And then on the morning of my 30th birthday, I woke up covered in locusts and also unable to figure out the tip when we were splitting the check. My friends, clearly, had been right.

When I turned 40, I realized that I had no friends anymore because they had all been eaten by locusts. I also realized I was about halfway through the normal lifespan and I had yet to go skydiving or completed composing a sonata or did any sonata composing at all while I was in the middle of skydiving.

At the age of 50, I finally gave up my dreams of playing in the major leagues. Mostly, this was because I could no longer find my Little League baseball glove. Glove memory is the first thing to go, of course. I was also starting to forget where I had left my sushi.

Ten years later, when I reached another milestone birthday, I decided that if 60 is the new 50, and 50 is the new 40, and 38 is the new 29, then I must be losing my once-youthful mathematical skills.

And now, here I am, at an even older age, a numerically significant older age, an older age that ends in a zero. I think I’m going to celebrate by composing a sonata. Or at least a sonnet. Whichever comes first.

 

First, the good news. The other weekend, I ran a 5K race and I did not end up in the emergency room. In fact, I finished second in my age group.

The bad news is that I’m not sure there were more than two people in my age group.

And to make matters worse, the other guy in my age group just managed to edge me out by a hair — or more precisely, by 17 minutes.

I know I should nevertheless be grateful that I came in second in my age group considering that many people in my age group are dead — or worse, they are on hold with the cable company. And yet, I still have this sense of unfulfilled expectations.

A couple of years ago, I had decided that I should set for myself a physical goal, something that would test my mettle and let me find out if, in fact, I had any mettle left and if that was the reason I was having so much difficulty getting through security control at airports.
As I was getting older, I wanted a challenge that would show everyone that despite obvious evidence, I was not getting older. I wanted a challenge that would stretch me and test me and show everyone that even at my age, I was still capable of major accomplishments and extremely foolish physical exertions.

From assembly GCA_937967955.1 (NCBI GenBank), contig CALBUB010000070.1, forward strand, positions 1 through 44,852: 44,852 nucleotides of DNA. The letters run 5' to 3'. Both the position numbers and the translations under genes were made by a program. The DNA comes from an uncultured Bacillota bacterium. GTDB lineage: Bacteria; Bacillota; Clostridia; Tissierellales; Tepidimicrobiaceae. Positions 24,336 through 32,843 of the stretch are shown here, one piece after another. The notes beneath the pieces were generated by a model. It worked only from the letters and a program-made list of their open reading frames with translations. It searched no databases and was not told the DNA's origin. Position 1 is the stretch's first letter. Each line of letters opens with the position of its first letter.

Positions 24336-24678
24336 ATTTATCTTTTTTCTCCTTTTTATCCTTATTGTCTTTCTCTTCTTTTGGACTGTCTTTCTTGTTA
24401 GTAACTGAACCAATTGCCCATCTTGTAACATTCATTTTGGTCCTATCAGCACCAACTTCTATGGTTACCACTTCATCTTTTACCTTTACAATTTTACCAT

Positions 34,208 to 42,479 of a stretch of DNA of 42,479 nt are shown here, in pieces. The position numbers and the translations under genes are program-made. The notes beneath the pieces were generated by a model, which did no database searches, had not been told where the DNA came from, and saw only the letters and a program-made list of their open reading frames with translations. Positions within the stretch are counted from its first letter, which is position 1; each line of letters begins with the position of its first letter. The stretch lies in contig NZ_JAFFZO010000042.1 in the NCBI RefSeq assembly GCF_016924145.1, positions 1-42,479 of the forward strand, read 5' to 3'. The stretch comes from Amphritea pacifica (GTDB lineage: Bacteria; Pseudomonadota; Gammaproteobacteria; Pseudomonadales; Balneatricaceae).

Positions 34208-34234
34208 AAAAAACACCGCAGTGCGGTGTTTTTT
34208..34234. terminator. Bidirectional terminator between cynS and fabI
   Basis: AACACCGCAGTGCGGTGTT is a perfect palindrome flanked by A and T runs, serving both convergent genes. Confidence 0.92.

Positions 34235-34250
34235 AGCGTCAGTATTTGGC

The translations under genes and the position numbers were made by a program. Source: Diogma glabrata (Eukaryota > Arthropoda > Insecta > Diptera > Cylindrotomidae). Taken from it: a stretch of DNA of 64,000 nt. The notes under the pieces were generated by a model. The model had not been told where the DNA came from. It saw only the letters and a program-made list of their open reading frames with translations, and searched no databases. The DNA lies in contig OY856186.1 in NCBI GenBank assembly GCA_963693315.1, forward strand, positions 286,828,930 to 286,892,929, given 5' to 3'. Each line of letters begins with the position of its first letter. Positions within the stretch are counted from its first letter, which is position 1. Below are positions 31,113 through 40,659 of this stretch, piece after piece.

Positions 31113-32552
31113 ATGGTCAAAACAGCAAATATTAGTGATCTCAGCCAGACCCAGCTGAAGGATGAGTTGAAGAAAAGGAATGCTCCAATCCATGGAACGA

I considered parachute jumping, snowboarding and eating raw oysters in months without an “R.”

Instead, I decided that I was going to run a half marathon.

I think I may have made this decision before I discovered that a half marathon is actually, in point of fact, half a full marathon. That it is actually 13.1 miles, which, I believe, is the exact distance from here to the emergency room.

Nevertheless, I pursued this goal with the same dedication, determination and perseverance that got me kicked out of college three separate times.

I bought fancy running socks. I purchased a fancy running jacket. I acquired two running caps, one for the winter and one for the summer. Both of them were fancy.

I downloaded an app for my smartphone that would measure my running — how many miles I ran, how many calories expended, how many times I said I’m going to go out running but decided against it because it was too cold. Or hot. Or rainy. Or not rainy enough.
Occasionally, in between excuses, I also trained — or, as we runners like to say, ran. I worked on my stride and my stamina and my speed — or, as some of us runners like to say, I thought about working on my stride and my stamina and my speed while watching television and eating pretzels.

I had hoped to be ready for the half marathon by this spring, marathon season, when “13.1” bumper stickers blossom on cars everywhere.  Instead, I ran a 5K, and although I came in second in my age group, I have begun looking for a month without an “R”.